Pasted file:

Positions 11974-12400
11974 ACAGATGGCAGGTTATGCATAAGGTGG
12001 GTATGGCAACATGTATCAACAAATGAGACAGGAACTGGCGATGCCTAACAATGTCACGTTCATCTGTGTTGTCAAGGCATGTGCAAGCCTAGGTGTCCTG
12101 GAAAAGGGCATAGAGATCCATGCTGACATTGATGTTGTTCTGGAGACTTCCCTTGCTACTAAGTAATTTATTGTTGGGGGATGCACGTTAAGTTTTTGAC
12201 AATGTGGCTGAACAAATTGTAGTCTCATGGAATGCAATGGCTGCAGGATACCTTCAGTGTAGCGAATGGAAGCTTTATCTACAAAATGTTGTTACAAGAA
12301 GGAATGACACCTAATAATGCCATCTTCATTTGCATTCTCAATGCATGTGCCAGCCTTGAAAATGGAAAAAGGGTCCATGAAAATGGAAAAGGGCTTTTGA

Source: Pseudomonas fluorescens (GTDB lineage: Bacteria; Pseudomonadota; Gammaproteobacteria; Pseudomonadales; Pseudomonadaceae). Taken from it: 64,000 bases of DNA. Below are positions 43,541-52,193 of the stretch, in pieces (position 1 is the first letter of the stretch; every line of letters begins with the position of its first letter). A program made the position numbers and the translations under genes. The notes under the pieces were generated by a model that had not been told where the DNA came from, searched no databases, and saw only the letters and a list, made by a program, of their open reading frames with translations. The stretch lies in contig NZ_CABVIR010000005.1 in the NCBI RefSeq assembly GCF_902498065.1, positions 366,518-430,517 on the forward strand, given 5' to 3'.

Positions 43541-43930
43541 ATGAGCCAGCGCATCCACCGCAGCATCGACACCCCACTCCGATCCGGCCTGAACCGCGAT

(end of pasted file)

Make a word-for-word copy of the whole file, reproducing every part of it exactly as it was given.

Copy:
Positions 11974-12400
11974 ACAGATGGCAGGTTATGCATAAGGTGG
12001 GTATGGCAACATGTATCAACAAATGAGACAGGAACTGGCGATGCCTAACAATGTCACGTTCATCTGTGTTGTCAAGGCATGTGCAAGCCTAGGTGTCCTG
12101 GAAAAGGGCATAGAGATCCATGCTGACATTGATGTTGTTCTGGAGACTTCCCTTGCTACTAAGTAATTTATTGTTGGGGGATGCACGTTAAGTTTTTGAC
12201 AATGTGGCTGAACAAATTGTAGTCTCATGGAATGCAATGGCTGCAGGATACCTTCAGTGTAGCGAATGGAAGCTTTATCTACAAAATGTTGTTACAAGAA
12301 GGAATGACACCTAATAATGCCATCTTCATTTGCATTCTCAATGCATGTGCCAGCCTTGAAAATGGAAAAAGGGTCCATGAAAATGGAAAAGGGCTTTTGA

Source: Pseudomonas fluorescens (GTDB lineage: Bacteria; Pseudomonadota; Gammaproteobacteria; Pseudomonadales; Pseudomonadaceae). Taken from it: 64,000 bases of DNA. Below are positions 43,541-52,193 of the stretch, in pieces (position 1 is the first letter of the stretch; every line of letters begins with the position of its first letter). A program made the position numbers and the translations under genes. The notes under the pieces were generated by a model that had not been told where the DNA came from, searched no databases, and saw only the letters and a list, made by a program, of their open reading frames with translations. The stretch lies in contig NZ_CABVIR010000005.1 in the NCBI RefSeq assembly GCF_902498065.1, positions 366,518-430,517 on the forward strand, given 5' to 3'.

Positions 43541-43930
43541 ATGAGCCAGCGCATCCACCGCAGCATCGACACCCCACTCCGATCCGGCCTGAACCGCGAT